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  27. What does the social worker do?
    The social worker interviews the child and family to evaluate the situation. The worker, whose primary responsibility is the PROTECTION OF THE CHILD, may offer services to help reduce the problems of the family and child. These include:
    • counseling
    • referrals to self-help groups
    • assistance in obtaining medical care, emergency shelter, transportation
    • temporary in-home caretaker to help parents and children
    The social worker's activities are designed to protect children and enable families to stay together whenever possible.

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  28. What does the law enforcement officer do?
    The law enforcement officer has a primary responsibility to protect the child. The officer will interview the parents/caregivers and child and will gather information based on the interviews, physical evidence and information from other sources such as medical and school records. When instances of serious abuse and crimes occur, the parent/caregiver is arrested and the case if referred by law enforcement to the district attorney for criminal prosecution.
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  30. Does a report mean a child will be taken away?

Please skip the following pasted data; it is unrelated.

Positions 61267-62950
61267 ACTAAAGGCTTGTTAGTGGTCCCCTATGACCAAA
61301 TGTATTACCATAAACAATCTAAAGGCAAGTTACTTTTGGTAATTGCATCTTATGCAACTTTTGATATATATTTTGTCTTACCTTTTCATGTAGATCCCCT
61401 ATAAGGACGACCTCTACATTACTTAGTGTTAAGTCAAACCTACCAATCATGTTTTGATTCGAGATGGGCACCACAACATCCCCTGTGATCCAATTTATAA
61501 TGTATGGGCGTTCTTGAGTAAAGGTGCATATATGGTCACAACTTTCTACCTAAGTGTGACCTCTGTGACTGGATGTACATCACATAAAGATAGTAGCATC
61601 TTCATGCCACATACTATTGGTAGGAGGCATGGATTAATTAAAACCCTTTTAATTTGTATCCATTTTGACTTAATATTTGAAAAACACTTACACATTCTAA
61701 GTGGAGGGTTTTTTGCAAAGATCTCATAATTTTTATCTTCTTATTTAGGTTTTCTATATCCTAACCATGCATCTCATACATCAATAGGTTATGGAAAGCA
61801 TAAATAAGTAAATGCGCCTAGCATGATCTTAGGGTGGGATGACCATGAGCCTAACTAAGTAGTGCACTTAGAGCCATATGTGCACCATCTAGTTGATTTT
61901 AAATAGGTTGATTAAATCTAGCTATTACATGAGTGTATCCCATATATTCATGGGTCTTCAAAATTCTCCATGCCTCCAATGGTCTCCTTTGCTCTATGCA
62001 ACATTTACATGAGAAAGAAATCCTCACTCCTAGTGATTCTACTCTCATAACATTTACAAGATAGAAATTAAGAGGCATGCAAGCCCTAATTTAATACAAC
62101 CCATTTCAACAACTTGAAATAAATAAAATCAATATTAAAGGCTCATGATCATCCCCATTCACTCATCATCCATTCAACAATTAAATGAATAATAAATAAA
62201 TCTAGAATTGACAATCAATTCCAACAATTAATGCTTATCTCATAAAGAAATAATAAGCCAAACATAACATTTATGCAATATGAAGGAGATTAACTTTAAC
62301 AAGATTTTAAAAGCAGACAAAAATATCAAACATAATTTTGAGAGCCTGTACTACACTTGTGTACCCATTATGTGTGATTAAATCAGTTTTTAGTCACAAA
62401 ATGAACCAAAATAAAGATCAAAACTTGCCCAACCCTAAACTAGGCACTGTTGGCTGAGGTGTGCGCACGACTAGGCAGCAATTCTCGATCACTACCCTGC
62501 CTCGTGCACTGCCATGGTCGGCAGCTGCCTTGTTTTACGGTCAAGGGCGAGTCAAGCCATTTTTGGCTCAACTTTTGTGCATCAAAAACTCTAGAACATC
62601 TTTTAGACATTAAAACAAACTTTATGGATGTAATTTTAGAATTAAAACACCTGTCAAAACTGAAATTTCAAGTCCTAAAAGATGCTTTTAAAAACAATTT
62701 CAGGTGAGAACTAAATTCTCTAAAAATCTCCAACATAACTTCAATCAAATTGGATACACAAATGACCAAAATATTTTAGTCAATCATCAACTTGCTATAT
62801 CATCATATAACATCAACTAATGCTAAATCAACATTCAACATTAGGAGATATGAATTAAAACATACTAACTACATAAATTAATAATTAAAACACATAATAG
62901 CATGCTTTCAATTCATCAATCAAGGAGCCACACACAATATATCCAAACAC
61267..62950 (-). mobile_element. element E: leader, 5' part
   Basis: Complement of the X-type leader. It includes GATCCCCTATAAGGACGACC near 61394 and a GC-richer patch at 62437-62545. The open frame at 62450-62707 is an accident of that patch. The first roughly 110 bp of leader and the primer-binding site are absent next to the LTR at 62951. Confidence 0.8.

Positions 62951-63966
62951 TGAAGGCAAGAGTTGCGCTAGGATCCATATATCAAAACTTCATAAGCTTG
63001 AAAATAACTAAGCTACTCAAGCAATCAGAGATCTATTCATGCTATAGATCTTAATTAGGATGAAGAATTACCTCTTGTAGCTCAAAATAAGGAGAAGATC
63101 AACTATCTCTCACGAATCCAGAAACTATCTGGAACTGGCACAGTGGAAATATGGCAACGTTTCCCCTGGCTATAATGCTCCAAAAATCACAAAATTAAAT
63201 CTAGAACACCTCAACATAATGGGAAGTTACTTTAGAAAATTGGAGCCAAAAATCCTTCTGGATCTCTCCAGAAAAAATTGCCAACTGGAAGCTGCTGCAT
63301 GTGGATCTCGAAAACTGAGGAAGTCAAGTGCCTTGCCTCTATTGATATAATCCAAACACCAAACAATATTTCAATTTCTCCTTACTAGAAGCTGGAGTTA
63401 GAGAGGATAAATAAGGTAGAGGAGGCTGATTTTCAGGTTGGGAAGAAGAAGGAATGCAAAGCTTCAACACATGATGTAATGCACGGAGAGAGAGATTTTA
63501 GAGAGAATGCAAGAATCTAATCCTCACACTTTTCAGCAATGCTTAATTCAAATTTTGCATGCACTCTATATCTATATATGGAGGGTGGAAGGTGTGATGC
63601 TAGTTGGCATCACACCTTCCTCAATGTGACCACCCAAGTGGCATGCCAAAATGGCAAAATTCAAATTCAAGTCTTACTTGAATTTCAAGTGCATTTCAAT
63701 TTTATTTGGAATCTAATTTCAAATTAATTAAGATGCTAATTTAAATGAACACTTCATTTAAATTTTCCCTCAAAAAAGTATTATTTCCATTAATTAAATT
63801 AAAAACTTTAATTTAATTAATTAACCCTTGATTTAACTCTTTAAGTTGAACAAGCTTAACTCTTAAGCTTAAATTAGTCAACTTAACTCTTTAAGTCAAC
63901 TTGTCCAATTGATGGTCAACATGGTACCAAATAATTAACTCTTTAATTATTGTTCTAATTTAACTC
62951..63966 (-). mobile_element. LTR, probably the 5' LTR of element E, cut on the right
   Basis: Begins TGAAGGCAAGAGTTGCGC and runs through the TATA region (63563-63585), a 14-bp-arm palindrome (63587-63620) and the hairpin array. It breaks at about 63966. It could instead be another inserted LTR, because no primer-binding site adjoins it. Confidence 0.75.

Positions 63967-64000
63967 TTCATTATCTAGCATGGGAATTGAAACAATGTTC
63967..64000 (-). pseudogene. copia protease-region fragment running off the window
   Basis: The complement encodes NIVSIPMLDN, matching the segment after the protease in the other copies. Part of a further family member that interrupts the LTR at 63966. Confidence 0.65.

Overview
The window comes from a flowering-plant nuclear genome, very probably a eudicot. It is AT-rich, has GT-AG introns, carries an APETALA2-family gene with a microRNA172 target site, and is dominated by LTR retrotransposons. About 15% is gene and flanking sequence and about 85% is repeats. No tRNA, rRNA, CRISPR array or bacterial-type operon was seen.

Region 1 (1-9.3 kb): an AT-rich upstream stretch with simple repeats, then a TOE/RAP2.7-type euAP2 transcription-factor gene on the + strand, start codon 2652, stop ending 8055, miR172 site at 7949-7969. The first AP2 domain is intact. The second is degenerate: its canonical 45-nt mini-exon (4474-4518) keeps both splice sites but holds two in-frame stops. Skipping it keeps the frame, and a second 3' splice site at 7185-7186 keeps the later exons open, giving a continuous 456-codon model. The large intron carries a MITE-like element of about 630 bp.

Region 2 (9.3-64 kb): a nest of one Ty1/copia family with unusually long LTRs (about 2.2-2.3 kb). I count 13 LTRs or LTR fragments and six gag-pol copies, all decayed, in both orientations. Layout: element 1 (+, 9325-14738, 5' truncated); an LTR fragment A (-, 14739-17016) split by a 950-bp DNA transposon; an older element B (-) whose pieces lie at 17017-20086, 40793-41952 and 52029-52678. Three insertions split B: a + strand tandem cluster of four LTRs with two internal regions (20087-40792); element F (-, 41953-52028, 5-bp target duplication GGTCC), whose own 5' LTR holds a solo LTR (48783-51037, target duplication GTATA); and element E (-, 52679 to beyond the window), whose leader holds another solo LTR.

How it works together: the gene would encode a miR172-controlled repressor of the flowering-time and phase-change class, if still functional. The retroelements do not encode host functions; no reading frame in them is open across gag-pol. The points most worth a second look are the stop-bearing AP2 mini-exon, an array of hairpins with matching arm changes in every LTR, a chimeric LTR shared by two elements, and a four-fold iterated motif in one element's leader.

NO! Most reports of child abuse do not result in children being removed from their families. The first goal is to enable the child to remain safely in higher own home.- If this is not possible, the social worker must remove the child from the home and place him/her in . a foster home. If it is necessary in order to protect the child, the child welfare agency also is authorized to arrange emergency, temporary foster care.
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  32. Are children taken away forever?
    California has strict rules about removal of children from families. However, because children are vulnerable, the law also affords them significant protection. Peace officers are authorized to take an endangered child into protective custody place the child in the care of the child protection agency.